the Vascular System
When radial strain is half that of longitudinal strain, or when
the material is said to be incompressible. This means that when
cylindrical material is stretched, its volume remains unchanged. Or, in
an artery, when it is stretched,
lumen volume remains
unchanged. Experimental measurements to obtain the Poisson ratio for
arteries have shown
to be close to 0.5. Arteries, therefore, can be
considered to be close to being incompressible.
The above analysis assumes an isotropic arterial wall. The non-
isotropy, or anisotropy is seen in the various differences in the relative
content and physical properties
the arterial wall. Collagen is the
stiffest wall component, with an elastic modulus of
This is some
orders of magnitude larger than those of elastin, 1-6
and smooth muscle, 0.1-2.5 x lo6 dynes/cm2.
relatively extensible, but
not a purely Hookean material.
Collagen on the other hand is relatively inextensible, because of its high
stiffness. Much more is
Mechanical properties of arterial vessel walls can also be altered by
mechanisms and by circulating
norepinephrine. The composite of the arterial wall components operates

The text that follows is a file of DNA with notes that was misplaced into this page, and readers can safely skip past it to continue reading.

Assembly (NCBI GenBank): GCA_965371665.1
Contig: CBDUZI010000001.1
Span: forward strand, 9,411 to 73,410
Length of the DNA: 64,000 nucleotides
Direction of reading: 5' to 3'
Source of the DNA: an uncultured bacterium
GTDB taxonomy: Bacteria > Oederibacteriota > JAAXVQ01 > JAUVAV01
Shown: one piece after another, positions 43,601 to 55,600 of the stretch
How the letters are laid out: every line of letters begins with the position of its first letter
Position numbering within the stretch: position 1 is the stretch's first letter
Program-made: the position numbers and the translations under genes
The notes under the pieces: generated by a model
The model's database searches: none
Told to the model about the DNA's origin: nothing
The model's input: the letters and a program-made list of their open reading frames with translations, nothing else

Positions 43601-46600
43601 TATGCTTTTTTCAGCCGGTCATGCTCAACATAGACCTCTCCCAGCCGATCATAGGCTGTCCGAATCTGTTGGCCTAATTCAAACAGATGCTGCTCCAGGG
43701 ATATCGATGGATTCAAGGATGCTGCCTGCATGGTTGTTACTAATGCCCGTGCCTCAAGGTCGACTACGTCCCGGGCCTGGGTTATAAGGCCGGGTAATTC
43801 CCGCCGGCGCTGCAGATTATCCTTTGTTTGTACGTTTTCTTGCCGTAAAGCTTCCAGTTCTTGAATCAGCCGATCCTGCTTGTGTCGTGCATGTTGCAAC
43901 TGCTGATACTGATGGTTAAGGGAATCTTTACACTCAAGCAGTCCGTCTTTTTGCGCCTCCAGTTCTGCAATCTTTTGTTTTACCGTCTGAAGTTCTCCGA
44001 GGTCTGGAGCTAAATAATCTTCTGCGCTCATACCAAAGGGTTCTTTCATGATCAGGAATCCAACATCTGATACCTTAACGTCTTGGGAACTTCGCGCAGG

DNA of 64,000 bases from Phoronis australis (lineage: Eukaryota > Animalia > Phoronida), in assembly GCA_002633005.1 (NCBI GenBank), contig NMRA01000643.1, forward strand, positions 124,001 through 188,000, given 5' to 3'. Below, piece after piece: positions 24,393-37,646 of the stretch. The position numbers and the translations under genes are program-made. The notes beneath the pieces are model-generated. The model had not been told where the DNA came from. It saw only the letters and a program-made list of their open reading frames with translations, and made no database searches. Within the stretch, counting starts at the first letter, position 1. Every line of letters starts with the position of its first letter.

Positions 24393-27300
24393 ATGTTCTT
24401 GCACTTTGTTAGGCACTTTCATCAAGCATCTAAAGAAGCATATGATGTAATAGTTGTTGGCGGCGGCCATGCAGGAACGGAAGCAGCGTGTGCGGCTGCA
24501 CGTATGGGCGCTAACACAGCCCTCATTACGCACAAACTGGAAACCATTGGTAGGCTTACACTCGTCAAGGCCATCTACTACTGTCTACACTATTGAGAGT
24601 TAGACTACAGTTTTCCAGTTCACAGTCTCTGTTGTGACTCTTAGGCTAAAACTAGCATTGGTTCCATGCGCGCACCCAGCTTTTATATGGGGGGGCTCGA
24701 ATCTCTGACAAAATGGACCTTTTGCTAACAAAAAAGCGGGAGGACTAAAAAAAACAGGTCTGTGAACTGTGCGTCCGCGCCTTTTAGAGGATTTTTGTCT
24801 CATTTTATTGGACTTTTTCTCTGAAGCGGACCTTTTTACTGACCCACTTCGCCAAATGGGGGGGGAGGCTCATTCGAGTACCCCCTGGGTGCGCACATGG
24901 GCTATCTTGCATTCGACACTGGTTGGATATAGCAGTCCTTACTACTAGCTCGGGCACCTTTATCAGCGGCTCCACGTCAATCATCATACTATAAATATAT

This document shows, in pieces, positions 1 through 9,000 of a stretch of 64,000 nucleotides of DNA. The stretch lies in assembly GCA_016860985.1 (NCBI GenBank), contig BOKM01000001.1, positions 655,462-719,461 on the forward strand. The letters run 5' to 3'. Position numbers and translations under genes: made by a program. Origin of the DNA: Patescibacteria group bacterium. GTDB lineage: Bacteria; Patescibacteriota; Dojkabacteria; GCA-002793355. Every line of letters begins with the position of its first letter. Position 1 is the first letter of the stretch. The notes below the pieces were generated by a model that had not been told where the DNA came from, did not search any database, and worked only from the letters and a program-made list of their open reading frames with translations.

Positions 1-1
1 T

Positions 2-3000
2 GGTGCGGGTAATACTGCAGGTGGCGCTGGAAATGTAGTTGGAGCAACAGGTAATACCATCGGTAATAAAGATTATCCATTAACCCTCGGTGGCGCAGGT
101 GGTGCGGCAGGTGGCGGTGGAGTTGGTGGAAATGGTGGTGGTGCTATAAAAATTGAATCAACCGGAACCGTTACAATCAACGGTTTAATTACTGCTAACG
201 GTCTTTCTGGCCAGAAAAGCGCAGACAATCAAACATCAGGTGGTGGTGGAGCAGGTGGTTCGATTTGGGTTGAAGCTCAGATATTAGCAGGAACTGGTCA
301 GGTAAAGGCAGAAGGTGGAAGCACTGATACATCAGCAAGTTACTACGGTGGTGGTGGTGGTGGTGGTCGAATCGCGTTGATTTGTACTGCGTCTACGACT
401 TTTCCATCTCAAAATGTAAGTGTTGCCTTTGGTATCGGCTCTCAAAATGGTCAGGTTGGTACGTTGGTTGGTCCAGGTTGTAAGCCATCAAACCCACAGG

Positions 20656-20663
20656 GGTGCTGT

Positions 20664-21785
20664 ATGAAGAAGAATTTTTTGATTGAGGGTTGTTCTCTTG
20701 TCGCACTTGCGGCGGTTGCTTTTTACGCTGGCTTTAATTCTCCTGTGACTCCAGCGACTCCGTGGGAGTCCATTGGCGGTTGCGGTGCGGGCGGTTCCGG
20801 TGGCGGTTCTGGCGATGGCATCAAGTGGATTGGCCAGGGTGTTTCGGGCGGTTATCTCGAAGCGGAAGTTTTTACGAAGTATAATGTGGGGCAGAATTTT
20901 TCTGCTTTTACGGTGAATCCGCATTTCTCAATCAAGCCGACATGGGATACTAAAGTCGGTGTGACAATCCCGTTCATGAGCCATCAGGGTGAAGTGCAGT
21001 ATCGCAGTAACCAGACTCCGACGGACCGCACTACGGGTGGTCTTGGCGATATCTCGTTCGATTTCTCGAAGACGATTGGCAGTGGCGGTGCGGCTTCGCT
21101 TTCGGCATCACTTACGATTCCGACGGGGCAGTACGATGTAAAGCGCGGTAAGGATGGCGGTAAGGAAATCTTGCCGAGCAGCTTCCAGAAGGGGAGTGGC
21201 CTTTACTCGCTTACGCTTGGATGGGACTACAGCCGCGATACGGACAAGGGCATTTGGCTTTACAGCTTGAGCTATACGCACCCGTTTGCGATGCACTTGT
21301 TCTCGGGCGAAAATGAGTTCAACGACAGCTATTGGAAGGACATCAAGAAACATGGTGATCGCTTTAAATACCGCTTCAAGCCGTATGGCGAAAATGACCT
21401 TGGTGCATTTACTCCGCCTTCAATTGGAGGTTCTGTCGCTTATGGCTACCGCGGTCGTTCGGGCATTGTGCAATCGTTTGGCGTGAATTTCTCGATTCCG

in such a manner that at low pressures, elastin dominates the composite
behavior. At high pressures, collagen becomes more important. Elastic
pressure. The pressure dependence of
the mechanical properties of arteries has been reported by several
investigators (e.g., Cox, 1975; Weizsacker and Pascal, 1982; Drzewiecki
et al, 1997).
Fig. 2.2.5 illustrates how arterial lumen diameter and
compliance vary with changing transmural pressure.
diameter is distended
(Weizsacker and Pascal,
1982), as expected, the corresponding
compliance however, declines. With negative transmural pressure, the
arterial area compliance decreases as the artery is under collapse. The
decrease in compliance with increasing transmural pressure follows a
negative exponential function.